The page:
It isn’t only year-round riders who have to cope with adverse weather...
When it gets wet and windy, the same riding principles apply
Riding in the rain, often accompanied by wind, is a huge topic. Learning correct universal technique helps you to overcome fears of riding in the wet. The same basics apply. First off, approach your cornering with some caution, adding small amounts of speed and lean angle to get the feel of the grip. We can say be relaxed, but the most important factor is to not react to small slides and movements of the bike; firmly establish that you will let the bike do the work, and understand that it will always try to stabilize itself with no assistance from the rider.
This translates to several positive actions you can take. 1) No abrupt throttle changes. 2) A maximum of about 10 per cent pressure on the bars. 3) Your torso as limp as you can possibly make it. This lowers your sails and allows you to flow with the bike. 4) Stay centered on the bike where you will be positioned to have the least bad effect on small slides. Gripping the tank with your knees connects you to its centre. 5) Remember to breath, it can help remind you to not overreact and remain relaxed.
One of the biggest problems with riding in the wind is that we find ourselves doing the opposite of what we should. As the bike is blown in one direction you must add some lean angle just to go in a straight line. Because you’re attached to the front of the bike through the bars, with the rest of your body linked to the rear of the bike through the seat and footpegs, as the wind blows the effect on your body is like the wind in a sail and this is transmitted directly to the bike making you and it feel decidedly unstable and unpredictable.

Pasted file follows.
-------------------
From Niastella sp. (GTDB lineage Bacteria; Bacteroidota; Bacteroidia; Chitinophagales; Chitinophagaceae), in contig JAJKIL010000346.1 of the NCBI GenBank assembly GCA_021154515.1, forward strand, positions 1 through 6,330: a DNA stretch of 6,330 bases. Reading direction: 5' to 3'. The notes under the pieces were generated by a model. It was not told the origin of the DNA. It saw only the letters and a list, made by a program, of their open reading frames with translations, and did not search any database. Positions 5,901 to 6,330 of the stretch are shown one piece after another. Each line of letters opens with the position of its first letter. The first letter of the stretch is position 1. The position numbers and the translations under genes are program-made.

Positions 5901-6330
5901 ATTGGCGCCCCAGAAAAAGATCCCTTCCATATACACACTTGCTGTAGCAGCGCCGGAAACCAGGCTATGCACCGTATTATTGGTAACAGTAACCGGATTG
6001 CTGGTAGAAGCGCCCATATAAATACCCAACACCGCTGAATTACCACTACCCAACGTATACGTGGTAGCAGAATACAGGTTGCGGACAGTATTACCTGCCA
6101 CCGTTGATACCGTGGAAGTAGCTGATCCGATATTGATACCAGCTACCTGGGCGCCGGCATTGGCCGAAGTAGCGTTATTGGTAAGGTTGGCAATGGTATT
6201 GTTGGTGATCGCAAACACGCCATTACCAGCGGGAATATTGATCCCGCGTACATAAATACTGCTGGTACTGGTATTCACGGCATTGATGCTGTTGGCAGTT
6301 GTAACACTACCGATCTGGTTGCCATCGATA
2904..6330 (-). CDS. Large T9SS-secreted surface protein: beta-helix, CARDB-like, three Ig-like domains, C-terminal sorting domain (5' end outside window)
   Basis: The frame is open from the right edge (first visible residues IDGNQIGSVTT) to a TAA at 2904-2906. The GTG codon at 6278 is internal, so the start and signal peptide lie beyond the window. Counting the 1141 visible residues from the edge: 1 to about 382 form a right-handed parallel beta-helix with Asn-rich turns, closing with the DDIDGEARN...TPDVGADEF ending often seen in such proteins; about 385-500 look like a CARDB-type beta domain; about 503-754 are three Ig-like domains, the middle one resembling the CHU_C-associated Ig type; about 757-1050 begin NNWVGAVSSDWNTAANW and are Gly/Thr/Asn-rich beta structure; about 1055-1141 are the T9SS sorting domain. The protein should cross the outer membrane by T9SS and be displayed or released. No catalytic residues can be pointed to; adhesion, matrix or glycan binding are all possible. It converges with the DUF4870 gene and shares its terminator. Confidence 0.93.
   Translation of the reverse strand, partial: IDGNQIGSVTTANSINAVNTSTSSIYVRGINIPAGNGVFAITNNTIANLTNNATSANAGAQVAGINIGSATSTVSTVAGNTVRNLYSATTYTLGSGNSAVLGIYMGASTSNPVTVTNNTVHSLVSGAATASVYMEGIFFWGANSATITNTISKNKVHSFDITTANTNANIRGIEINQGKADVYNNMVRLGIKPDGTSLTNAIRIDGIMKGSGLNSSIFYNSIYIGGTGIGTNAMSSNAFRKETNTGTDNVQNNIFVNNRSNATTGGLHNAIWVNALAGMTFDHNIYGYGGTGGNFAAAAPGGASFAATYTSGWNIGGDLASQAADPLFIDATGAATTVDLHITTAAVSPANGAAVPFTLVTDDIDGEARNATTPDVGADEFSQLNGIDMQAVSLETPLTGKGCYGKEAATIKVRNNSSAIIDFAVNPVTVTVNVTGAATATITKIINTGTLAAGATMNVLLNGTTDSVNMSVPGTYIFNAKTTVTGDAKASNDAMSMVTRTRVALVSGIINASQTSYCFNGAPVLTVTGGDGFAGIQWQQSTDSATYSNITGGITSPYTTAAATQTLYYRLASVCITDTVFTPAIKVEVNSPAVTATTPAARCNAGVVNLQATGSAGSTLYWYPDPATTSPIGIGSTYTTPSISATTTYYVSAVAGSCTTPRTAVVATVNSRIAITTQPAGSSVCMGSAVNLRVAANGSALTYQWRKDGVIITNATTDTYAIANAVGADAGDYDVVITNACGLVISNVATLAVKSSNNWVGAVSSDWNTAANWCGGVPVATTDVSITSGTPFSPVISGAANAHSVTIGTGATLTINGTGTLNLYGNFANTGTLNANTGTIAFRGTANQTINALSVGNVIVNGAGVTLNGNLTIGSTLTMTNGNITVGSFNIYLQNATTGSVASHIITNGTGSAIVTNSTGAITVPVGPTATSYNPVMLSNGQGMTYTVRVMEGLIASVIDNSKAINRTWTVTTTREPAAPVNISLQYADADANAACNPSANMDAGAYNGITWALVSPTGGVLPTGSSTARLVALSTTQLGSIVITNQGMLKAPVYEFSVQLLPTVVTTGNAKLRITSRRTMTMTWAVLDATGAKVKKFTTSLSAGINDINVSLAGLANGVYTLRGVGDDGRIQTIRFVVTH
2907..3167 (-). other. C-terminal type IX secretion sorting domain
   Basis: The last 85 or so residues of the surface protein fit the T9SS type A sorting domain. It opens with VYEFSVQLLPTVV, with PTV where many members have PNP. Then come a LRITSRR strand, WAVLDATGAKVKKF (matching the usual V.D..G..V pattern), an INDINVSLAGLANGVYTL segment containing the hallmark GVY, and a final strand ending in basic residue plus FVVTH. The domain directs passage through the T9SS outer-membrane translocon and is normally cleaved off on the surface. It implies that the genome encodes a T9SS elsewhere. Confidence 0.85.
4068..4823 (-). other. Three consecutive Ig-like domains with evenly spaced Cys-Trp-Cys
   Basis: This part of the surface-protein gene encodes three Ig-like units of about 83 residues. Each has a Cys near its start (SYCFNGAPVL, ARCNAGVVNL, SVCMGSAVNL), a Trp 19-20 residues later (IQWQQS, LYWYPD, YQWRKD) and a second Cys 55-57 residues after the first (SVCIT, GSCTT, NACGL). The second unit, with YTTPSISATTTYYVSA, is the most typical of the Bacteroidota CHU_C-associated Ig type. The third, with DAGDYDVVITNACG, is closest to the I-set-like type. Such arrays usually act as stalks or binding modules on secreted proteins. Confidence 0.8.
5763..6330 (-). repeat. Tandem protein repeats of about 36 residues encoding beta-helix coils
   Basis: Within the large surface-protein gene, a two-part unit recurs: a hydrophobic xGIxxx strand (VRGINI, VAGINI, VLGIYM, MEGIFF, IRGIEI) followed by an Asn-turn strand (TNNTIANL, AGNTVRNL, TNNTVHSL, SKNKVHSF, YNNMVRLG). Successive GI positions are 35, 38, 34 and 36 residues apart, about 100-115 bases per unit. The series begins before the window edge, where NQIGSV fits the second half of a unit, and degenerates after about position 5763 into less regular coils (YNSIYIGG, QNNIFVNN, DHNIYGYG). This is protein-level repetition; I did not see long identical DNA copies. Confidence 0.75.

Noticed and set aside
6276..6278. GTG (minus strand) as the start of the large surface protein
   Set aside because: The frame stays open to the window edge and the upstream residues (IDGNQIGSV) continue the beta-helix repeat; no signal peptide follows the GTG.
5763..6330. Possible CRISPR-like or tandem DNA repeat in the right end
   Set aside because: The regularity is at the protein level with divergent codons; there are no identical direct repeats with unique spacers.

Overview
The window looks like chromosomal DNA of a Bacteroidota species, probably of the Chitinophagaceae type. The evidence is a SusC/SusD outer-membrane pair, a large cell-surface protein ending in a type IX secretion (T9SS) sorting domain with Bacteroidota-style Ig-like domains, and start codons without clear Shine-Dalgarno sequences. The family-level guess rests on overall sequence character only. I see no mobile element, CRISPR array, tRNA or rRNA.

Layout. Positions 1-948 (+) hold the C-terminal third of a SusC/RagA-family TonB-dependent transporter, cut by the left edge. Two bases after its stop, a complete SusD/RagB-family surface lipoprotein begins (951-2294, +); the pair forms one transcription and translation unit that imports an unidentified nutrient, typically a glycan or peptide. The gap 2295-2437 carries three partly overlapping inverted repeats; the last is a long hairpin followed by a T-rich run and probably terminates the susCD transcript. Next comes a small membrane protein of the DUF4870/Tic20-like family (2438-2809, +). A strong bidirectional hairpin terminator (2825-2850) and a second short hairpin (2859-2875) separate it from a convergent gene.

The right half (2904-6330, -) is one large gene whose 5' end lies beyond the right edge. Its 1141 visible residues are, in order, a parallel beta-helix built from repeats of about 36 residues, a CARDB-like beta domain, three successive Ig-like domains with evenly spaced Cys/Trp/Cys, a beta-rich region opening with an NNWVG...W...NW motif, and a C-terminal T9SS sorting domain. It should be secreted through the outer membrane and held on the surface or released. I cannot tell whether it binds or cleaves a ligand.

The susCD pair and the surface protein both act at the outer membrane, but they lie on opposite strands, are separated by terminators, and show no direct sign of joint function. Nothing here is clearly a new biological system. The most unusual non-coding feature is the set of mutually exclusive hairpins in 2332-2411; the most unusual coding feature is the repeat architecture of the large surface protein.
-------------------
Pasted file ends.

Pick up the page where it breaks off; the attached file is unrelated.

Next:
Our instinctual reaction is to stiffen up the torso and hold on tighter to the bars; naturally, the sail effect becomes even greater and more of the wind buffeting is transferred through you to the handlebars and bike. It’s not just a case of saying to ‘relax’ because that’s impossible, you must apply some counter-steering pressure to the bars to compensate for it being blown off line – the question is how much pressure, and that is the crux of the matter.
As counter intuitive as it feels, when you’re feeling under pressure that’s when you need to go as limp as possible, get as low on the bike as possible, to minimize the sail effect and stay as centered on it as possible. Ultimately, your bike wants to go where you’ve pointed it and can with just the right, light touch to correct but no more.
GREEN AND BLACK
Q I watch all the racers on TV and it seems as if they hug the outside white line whenever they’re not deep into a corner. To be frank, this scares the shit out of me when I’ve tried it – I just think that I’m going to stray onto the grass. How crucial is it that I use every last millimetre of track? Should I be kissing the white line on every exit and down every straight?